search  current discussion  categories  business - galleries 

galleries and gift shops

updated fri 9 feb 01


Norman van der Sluys on thu 8 feb 01

It is interesting to me. . .
Clayworkers insist that their work is fine art because it is handmade
and therefore identical in type (if not quality) to Monet's
"Waterlillies" or Rodin's "Thinker". They insist on "signing" their
work, because they know that a work of art is to be signed to prove
authenticity. No matter that the signature can't be read. A clear stamp
with machine-cut lettering just will not do for artwork! Then they take
their work to their "Gallery" which is not an art gallery at all, but a
consignment-based gift shop.

If it is fine art, get a show at a real gallery. Be prepared with a body
of work that follows a theme (or perhaps two related ones) and comeup
with an artist's statement. You know it is a real gallery because they
will have an opening with wine, just like Tony's. They may well take a
50% or even 60% commission on the pieces that sell. many pieces won't.

What the gallery is offering you is more than just the sale of your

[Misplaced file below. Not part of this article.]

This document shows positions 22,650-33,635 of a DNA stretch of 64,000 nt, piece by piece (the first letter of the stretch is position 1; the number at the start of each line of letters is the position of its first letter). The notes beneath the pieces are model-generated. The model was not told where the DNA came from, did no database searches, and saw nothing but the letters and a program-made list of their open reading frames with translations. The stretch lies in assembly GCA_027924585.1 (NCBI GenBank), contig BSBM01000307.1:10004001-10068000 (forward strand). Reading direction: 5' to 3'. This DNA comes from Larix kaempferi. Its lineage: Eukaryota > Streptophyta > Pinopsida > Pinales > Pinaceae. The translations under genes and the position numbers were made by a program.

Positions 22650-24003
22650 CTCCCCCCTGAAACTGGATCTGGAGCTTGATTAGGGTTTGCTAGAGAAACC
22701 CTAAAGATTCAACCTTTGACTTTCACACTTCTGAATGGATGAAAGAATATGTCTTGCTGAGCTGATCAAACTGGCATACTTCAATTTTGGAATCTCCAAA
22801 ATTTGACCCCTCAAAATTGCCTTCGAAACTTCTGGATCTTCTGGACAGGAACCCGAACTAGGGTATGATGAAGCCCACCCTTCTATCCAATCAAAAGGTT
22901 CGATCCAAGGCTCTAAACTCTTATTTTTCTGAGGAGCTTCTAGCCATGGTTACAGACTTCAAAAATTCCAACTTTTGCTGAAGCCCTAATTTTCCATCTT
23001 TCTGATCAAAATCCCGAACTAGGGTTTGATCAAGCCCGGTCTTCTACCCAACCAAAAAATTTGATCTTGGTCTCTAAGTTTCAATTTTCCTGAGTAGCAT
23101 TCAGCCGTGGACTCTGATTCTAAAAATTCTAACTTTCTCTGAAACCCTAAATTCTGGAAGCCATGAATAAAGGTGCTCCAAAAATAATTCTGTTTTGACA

work, much more. They are offering to build you a reputation among
collectors of fine art. For this reason, you must be as selective about
your gallery as they are in accepting your work.

Go to the opening and hob-nob with the patrons. Spend your time with
the ones that have money, rather than your friends. Some will find you
charming and buy a piece or two. If it is the right person, you are now
"collectible" and your career is off to a flying start. It doesn't
matter how much comission the gallery charges, because your prices will
be higher for the next show. Soon you will be able to move up to a more
prestigious gallery and charge still higher prices. But you won't need
that 80 cu ft kiln unless you do five foot high sculptural pieces.

Norman van der Sluys

by the shore of Lake Michigan recovering from the flu and deciding that
if Artimater can be irreverent, so can I.